“The Earth should have been in a deep freeze four billion years ago,” Airapetian told Gizmodo, referring to the “faint young sun paradox” first raised by Carl Sagan and George Mullen in 1972. The paradox came about when Sagan and Mullen realized that Earth had signs of liquid water as early as 4 billion years ago, while the sun was only 70 percent as bright as it is today. “The only way [to explain this] is to somehow incorporate a greenhouse effect,” Airapetian said.

Another early Earth puzzle is how the first biological molecules—DNA, RNA and proteins—scavenged enough nitrogen in order to form. Similar to today, the ancient Earth’s atmosphere was composed primarily of inert nitrogen gas (N2). While specialized bacteria called “nitrogen fixers” eventually figured out how to break N2 and turn it into ammonia (NH4), early biology lacked this ability.

The new study offers an elegant solution to both of these problems in the form of space weather. The research began several years back, when Airapetian was studying the magnetic activity of stars in NASA’s Kepler database. He discovered that G-type stars (stars like our sun) are like dynamite in their youth, frequently releasing pulses of energy equivalent to over 100 trillion atomic bombs. The most powerful solar storm ever experienced by humans, the 1859 Carrington event that caused worldwide power outages, pales in comparison.

“It is a crazy amount of energy. I can hardly comprehend it myself,” Ramses Ramirez—an astrobiologist at Cornell University who was not involved with the study but collaborates with Airapetian—told Gizmodo.

It soon occurred to Airapetian that he could use this discovery to peer back into the early history of our solar system. He calculated that 4 billion years ago, our sun could have been releasing dozens of superflares every few hours, with one or more grazing the Earth’s magnetic field every single day. “Basically, the Earth was under constant attack from super Carrington-sized events,” he said.

Using numerical models, Airapetian then showed that solar superflares would be strong enough to dramatically compress Earth’s magnetosphere, the magnetic shield that encircles our planet. Not only that, charged solar particles would bust a hole clean through the magnetosphere near our planet’s poles, entering the atmosphere and colliding with nitrogen, carbon dioxide and methane. “So now you have these particles interacting with molecules in the atmosphere and creating new molecules—like a chain reaction,” Airapetian said.

These solar-atmospheric interactions produce nitrous oxide, a greenhouse gas with 300 times the global warming potential of CO2. Airapetian’s models suggest that enough nitrous oxide could have been produced to dramatically warm the planet. Another product of the endless solar storm, hydrogen cyanide (HCN), could have fertilized the surface with the nitrogen needed to form the early building blocks of life.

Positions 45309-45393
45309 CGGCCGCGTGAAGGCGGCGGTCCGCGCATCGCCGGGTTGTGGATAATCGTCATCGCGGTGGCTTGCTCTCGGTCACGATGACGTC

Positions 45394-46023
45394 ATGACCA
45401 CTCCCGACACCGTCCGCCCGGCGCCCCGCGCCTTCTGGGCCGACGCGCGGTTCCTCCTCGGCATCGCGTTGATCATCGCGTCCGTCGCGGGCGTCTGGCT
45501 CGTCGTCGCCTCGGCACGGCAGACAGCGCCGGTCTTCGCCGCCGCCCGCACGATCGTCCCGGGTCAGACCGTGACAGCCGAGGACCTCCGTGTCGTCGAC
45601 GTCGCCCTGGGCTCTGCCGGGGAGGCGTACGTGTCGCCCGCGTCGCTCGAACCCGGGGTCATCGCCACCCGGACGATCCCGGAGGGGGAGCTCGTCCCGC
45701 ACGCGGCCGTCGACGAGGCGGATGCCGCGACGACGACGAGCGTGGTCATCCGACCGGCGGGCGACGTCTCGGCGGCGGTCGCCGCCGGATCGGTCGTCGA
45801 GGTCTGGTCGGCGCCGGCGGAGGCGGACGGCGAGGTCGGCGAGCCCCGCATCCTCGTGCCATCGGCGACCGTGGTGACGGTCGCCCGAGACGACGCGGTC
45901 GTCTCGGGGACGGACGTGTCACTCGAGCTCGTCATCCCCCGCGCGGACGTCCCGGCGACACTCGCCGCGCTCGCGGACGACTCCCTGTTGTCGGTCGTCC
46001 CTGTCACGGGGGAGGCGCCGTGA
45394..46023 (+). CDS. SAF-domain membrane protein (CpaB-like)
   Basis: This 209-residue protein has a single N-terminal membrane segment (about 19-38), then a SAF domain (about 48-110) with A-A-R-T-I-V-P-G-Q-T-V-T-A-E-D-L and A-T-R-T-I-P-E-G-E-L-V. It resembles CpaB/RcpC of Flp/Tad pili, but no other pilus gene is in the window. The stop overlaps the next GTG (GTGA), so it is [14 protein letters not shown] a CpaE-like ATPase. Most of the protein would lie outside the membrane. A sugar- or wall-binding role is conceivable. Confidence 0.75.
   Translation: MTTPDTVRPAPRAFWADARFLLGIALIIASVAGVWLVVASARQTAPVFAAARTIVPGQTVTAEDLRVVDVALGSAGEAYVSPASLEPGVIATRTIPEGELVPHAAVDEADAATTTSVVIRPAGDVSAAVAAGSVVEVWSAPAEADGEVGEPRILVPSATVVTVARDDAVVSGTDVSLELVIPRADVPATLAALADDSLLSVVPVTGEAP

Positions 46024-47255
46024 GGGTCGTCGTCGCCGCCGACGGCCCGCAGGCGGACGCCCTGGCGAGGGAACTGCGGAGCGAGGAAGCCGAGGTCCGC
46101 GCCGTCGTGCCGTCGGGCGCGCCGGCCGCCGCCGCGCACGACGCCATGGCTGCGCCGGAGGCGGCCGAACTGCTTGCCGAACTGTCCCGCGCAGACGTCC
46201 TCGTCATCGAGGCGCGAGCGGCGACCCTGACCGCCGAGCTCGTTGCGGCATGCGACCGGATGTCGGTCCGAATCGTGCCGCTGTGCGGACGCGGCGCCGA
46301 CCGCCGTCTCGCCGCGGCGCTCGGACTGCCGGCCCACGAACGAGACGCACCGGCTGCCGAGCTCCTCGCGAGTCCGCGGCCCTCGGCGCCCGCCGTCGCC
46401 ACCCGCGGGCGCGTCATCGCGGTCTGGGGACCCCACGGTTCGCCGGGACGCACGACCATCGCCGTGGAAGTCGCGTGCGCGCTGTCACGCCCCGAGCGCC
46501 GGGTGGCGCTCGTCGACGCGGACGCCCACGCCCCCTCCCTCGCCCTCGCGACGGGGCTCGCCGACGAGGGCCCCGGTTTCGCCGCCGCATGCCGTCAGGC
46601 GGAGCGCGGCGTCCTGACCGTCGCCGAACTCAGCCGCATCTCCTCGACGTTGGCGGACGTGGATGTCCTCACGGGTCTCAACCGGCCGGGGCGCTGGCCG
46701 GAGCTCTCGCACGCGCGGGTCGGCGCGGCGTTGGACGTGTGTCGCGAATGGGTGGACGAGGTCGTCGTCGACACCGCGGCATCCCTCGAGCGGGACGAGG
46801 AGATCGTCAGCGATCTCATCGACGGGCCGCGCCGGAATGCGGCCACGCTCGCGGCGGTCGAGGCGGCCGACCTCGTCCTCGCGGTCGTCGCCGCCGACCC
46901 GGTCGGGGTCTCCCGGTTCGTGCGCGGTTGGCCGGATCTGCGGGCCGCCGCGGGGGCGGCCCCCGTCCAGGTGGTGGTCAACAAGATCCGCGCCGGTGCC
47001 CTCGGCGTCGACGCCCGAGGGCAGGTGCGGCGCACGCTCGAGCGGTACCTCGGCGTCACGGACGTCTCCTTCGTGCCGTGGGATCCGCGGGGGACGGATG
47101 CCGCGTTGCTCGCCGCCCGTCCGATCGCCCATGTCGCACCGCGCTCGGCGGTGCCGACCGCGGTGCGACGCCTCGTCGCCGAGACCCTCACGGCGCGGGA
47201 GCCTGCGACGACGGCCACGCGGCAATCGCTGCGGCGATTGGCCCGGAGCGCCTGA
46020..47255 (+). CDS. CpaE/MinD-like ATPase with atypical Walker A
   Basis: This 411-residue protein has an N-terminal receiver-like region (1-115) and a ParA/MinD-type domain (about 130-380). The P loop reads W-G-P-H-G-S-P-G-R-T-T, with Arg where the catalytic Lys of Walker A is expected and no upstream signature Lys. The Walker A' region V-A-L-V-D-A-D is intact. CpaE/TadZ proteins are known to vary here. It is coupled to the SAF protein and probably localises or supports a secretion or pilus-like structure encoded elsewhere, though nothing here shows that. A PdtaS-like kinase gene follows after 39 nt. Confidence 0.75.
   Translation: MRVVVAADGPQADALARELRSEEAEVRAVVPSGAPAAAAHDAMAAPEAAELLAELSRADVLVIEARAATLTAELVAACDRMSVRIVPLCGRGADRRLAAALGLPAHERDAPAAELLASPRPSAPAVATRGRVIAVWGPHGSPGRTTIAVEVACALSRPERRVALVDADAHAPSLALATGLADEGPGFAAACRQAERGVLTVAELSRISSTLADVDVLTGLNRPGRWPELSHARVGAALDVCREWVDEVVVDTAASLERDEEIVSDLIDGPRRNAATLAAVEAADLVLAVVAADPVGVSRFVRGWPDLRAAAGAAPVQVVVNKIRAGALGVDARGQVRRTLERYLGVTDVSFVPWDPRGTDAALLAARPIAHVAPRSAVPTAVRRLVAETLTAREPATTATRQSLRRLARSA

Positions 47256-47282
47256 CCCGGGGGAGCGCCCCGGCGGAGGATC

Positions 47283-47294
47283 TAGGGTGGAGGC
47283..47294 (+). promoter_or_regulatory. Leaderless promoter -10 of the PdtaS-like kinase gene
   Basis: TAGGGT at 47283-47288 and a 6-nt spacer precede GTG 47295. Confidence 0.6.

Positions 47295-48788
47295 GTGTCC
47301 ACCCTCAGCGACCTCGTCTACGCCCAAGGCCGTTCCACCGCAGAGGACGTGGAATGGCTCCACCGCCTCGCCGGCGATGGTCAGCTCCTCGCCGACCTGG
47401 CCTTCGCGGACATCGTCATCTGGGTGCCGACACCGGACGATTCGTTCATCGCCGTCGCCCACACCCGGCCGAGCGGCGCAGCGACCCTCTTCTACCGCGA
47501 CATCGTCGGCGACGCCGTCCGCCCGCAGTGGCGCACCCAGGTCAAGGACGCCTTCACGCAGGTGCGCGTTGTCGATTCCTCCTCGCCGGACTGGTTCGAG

“People have looked at lightning and falling meteorites as ways to initiate nitrogen chemistry,” Ramirez said. “I think the coolest thing about this paper is that nobody had really thought about looking at solar storms.”

It’ll be up to biologists to determine whether the exact mix of molecules produced via superflares would have been enough to jumpstart life. That investigation is already underway. Researchers at the Earth Life Sciences Institute in Tokyo and elsewhere are now using Airapetian’s models to devise new experiments that simulate conditions on the ancient Earth. If those experiments can produce amino acids and RNA building blocks, that would go a long way toward supporting the idea that space weather helped get life started.

In addition to helping piece together our origin story, Airapetian’s models could shed light on the past habitability of Mars, which appears to have also been wet four billion years ago despite receiving even less radiation from the young sun. The study could have implications for life beyond our solar system, too.

We’re just starting to figure out what constitutes a star’s “habitable zone,” where planets with liquid water oceans might exist. But the current habitable zone definition only factors in the brightness of the parent star. With more detailed information on a star’s explosive activity, we might be able to glean more about the chemistry of exoplanet atmospheres, and the potential for a strong greenhouse effect to take hold.

“Ultimately, this will inform us whether the energy from a star is available in a way that can create the chemistry to create biomolecules,” Airapetian said. “Without that, it would be a miracle to have life.”

22 May 2016

Austria’s presidential race: Far-right Hofer wins with 51.9%


Austrian far right Freedom Party (FPOe) presidential candidate Norbert Hofer at a a final election rally in Vienna

Norbert Hofer, the candidate of Austria’s populist Freedom Party, is leading in the race to become the nation’s next president with an estimated 51.9 percent of the vote, according to the first prediction based on early results published by public broadcaster ORF.

Green Party-backed Alexander Van der Bellen was predicted to get 48 percent of the vote after Sunday’s runoff election, with most of the votes counted. The projection has an error margin of 2 percent, according to pollster SORA.